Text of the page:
So what is the biggest week in the Church year all about? What does it mean to you and me personally?

The Apostle Paul put it in a nutshell: it is the best deal ever offered.

Because of what happened on Good Friday God has offered to put all of our wrongs on Jesus, and in exchange put all that is right with Jesus on you and me. That’s the best offer we will ever have. All we have to do to close on the offer is believe it!

In 1949 while I was doing social work in Pittsburgh, late one night a man asked if he could speak with me. As we talked in the darkness outside a closed recreation center he told me he was wounded in the great Battle of the Bulge toward the end of World War II. While still under fire he saw a chaplain crawling from one wounded man to the next.  This chaplain apparently had something very important he said to those men.  He hoped the chaplain would make it to him, but after taking several hits the chaplain didn’t move anymore.

He said he had been wondering for several years what the chaplain had to say to those men. He said after watching me for a couple of months he told his wife he believed I could tell him what that chaplain was telling those wounded men. I told him about the greatest deal ever offered.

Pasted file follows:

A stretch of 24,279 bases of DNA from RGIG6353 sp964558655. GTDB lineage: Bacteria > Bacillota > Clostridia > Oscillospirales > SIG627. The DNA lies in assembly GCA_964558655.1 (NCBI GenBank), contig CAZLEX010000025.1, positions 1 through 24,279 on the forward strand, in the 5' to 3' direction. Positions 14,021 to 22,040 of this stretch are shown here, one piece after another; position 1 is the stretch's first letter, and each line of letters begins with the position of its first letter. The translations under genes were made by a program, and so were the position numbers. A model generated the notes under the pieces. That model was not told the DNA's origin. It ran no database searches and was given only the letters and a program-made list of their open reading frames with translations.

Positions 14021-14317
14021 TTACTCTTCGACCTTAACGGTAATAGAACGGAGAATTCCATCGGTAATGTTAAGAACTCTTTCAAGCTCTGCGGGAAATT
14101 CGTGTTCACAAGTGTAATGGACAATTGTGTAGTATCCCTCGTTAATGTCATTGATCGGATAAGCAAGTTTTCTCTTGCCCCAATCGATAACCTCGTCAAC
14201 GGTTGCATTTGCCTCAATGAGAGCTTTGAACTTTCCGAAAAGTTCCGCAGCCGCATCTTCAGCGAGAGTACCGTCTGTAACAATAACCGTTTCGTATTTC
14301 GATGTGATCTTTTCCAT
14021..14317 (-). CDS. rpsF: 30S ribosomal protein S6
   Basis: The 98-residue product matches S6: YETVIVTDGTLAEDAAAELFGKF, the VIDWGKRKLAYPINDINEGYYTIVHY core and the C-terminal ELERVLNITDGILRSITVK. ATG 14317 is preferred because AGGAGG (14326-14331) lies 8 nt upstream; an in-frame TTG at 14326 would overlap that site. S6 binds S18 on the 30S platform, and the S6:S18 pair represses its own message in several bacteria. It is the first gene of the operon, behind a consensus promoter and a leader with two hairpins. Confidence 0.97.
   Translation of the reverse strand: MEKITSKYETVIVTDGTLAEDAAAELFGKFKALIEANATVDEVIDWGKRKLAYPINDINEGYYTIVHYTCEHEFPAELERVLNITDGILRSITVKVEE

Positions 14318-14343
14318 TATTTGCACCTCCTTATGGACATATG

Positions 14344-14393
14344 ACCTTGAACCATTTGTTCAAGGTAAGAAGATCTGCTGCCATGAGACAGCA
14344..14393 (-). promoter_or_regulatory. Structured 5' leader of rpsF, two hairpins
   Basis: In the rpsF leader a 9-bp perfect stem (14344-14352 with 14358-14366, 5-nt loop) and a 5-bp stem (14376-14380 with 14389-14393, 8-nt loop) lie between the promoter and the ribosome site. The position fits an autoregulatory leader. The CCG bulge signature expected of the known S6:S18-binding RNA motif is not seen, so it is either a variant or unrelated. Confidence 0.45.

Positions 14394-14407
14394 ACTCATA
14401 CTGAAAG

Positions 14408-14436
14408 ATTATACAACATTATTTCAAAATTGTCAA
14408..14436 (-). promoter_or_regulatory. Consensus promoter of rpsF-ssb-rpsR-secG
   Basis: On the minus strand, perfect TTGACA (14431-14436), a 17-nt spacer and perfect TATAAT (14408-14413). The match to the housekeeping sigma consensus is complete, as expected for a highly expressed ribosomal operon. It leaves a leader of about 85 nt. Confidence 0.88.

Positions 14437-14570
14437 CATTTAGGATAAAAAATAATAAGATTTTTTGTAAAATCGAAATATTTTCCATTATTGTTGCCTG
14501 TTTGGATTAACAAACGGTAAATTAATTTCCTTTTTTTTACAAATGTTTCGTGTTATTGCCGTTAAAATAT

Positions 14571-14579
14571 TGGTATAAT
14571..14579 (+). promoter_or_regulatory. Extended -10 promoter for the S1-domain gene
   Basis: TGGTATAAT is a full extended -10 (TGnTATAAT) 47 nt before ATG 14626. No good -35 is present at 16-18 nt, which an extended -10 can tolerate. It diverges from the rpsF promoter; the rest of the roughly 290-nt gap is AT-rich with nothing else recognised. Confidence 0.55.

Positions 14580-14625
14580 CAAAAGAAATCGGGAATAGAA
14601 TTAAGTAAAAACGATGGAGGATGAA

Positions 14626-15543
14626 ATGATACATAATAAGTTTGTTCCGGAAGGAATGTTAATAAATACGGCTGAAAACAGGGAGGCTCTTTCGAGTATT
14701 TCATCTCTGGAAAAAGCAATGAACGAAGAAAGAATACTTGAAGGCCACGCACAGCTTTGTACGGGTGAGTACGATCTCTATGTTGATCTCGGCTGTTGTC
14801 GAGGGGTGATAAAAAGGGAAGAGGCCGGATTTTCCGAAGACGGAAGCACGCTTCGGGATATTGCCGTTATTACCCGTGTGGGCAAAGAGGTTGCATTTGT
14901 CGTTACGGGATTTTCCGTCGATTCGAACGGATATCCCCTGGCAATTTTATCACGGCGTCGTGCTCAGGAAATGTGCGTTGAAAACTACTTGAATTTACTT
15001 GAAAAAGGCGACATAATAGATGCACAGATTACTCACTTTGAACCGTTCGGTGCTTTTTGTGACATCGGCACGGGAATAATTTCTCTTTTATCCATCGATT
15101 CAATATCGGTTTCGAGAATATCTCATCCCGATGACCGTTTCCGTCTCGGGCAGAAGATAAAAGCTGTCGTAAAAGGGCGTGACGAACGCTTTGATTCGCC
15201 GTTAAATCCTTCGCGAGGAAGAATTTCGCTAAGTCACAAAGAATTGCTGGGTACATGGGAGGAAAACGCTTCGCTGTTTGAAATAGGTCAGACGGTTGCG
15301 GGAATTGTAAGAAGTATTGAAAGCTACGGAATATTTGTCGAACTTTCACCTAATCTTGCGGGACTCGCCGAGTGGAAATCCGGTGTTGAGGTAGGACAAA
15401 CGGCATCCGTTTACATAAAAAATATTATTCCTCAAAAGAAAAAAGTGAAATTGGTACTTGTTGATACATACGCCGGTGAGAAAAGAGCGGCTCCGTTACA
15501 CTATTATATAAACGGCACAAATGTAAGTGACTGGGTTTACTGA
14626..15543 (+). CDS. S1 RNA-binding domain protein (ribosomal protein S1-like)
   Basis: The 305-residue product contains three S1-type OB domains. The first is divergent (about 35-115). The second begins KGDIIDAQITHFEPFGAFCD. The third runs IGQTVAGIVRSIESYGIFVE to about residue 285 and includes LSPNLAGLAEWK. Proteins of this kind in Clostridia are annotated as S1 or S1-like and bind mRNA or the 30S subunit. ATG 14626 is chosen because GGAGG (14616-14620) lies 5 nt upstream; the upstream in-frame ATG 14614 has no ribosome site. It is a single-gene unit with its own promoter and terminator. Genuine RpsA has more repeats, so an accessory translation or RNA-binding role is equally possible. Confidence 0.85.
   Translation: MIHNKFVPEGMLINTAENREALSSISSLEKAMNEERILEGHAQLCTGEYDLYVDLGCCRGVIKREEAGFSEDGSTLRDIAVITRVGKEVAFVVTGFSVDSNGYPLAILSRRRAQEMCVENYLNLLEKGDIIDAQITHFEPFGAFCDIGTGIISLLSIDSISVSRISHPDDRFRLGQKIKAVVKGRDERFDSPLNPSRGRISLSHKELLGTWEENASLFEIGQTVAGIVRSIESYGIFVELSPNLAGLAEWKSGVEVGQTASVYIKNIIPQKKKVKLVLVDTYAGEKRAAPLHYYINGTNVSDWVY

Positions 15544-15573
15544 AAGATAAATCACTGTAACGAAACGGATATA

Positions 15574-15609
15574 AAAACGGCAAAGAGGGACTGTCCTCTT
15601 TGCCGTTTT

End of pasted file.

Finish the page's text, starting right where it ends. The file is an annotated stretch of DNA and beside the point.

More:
This Easter do you have a message for dying people? Do you have a message for people who are going to live?

Dick Woodward, 26 March 2013


What does God require of us?

March 23, 2018

“…And what does the LORD require of you but to do justly, to love mercy, and to walk humbly with your God?” (Micah 6:8)

The great prophet Micah asked an important question. In effect, his question is what are the divine requirements of God?  What does God expect, require, demand, and command from me? Micah gives us three answers.

His first answer is that we should do justly. In other words, we should be a conduit of justice. We should stand up against injustice anytime and anywhere we see injustice. Since we live in a world that is filled with injustice this can be dangerous. Jesus Christ did this perfectly and it got Him crucified.

Micah’s second answer is that we should love mercy.  Mercy is unconditional love.  This is the chief characteristic of the love of God. David believed that the mercy and unconditional love of God will follow and pursue us all the days of our lives.

Micah’s final answer is that we are to walk humbly with our God. Humility has consistently been a characteristic of the great old souls we have known in this life. C.S. Lewis wrote that pride is the mother of all sins, and we read in Proverbs that God hates pride. If Lewis is right we can see why God hates pride because God hates sin.

Are you willing to be the person Micah profiled? There is a sense in which we cannot become that just, merciful and humble person through our own efforts. But these three answers give us a profile of the person God wants us to be.

Are you willing to let God give you the grace to be that person?

Dick Woodward, 20 March 2011